Good plants for shallow container without drainage holes?

emilylimeSeptember 25, 2009

Hi all, I'm new to posting here but have been reading the forums for suggestions all summer. Lots of great advice!

I'm hoping that someone can help me with suggestions for plants I can grow indoors in a shallow glazed ceramic dish without holes. I have a southern exposure with strong light. I've had a variety of succulents and cacti in the dish throughout the summer, and while my hens and chicks faired well, the haworthia and sedum varieties definitely aren't getting enough sun or the right amount of water.

I appreciate any advice you have for me!

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tapla (mid-MI z5b-6a)

Best advice - drill holes in it or get another container. Even when using containers WITH holes - the shallower the container, the more critical drainage is. Additionally, all containers w/o holes almost automatically guarantee an exponential decrease in potential vitality - if not from over-watering issues then from accumulating salts from fertilizers and tap-water.

That said, I do have a (miniature) landscape planting more than 5 years old in a very shallow tray with no holes, but I've been religious about watering very carefully ...... and with only distilled water or water from the dehumidifier ...... and I've used only fish emulsion as a fertilizer, which is not my first choice.

Al

    Bookmark   September 25, 2009 at 12:33PM
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emerald1951

Hi I use a plastic pot for the plant to be planted in and then just set that pot in the ceramic pot with small gravel in the bottom and plants don't tip so easy...I like the ceramic pots but I can't keep plants alive in them so I just use them as pot holders....just a idea...linda

    Bookmark   September 25, 2009 at 6:10PM
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jeannie7

For how you describe your wish to grow a plant, I suggest you look into forcing bulbs. The usual: daffodils, tulips, crocus, galanthus, dutch and reticulata irises, grape hyacinth, et al.
The time though is nigh....if you wish Christmas bloom, the process has to be started NOW.

Bulbs require a cold period before they are introduced to light. Twelve to fifteen weeks is the usual period of cooling.

Later on, the tender narcissus--paper whites--will be available. These are forced without cooling.

A wide ceramic dish is used with pebbles acting as the drainage area.
There are ample articles describing the methods used for forcing--here and in other journals.

    Bookmark   September 26, 2009 at 4:11PM
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tapla (mid-MI z5b-6a)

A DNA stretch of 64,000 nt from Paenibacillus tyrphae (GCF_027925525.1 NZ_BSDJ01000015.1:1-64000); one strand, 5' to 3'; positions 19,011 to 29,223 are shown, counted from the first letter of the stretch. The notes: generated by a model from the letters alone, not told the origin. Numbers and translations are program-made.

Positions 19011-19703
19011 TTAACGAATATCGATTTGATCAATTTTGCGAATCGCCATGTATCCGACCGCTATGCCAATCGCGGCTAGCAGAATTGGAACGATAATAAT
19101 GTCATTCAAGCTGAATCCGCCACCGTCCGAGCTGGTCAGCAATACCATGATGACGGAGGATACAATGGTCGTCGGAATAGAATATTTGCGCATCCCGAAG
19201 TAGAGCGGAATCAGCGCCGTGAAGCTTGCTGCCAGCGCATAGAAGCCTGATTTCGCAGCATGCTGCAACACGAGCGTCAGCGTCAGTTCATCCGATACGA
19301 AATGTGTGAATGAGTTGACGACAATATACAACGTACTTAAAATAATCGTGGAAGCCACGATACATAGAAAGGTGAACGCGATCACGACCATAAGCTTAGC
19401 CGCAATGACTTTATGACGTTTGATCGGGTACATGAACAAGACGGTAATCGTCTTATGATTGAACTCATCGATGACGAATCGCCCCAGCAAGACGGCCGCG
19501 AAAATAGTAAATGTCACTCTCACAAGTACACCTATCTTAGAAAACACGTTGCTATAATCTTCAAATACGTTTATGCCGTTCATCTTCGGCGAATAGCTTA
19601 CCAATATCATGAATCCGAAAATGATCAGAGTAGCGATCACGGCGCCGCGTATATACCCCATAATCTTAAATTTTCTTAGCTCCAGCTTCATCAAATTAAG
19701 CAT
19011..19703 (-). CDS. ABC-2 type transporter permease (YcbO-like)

Since all the bulbs we are likely to force for winter blooming or early spring blooming react very poorly to saturated soil, and particularly to their feet being in stagnant water, I suggest it is not a good idea at all - to try to force bulbs in a shallow dish w/o drainage. Even in a shallow container WITH drainage, the drainage has to be exceptionally fast. That is to say that the shallow containers can hold no perched water (perched water is water that occupies the saturated layer of soil in lower part of the container when heavy soils are used) in the soil at all, lest it rot the bulbs. Deeper containers, like bulb pans or even deeper containers as opposed to shallow dishes are a better choice because the bulbs can be situated closer to the surface, above any perched water. I would also suggest that if you do not use a very coarse soil when you are forcing bulbs that you use a wick through the drain hole to help drain any perched water from the soil so there is NO soggy soil at the bottom of the container.

You can grow practically any plant you want to in shallow containers with drainage holes, but it does require a very fast soil or an experienced grower on the watering can.

If you consider any soil from a bag, it's almost certain to hold some perched water. Let's say you choose a soil that supports 3" of perched water. No matter what the size/shape/depth of the container, that soil will ALWAYS support 3" of perched water, so if you use it in a container that is 3" deep, the soil will NOT drain. It will remain 100% saturated until either the plant uses the water or the water evaporates. This, of course, is devastating to roots (rots them - as well as bulbs) and to root metabolism/function as well, so we should expect it to kill plants or cause marked decline. Containers w/o holes require a different set of watering rules, which I touched on above but won't elaborate on.

If you want to know how to drill the hole in the pot/dish, just ask ...... also, any glass company will do it for you for a few $s.

Al

    Bookmark   September 27, 2009 at 10:51AM
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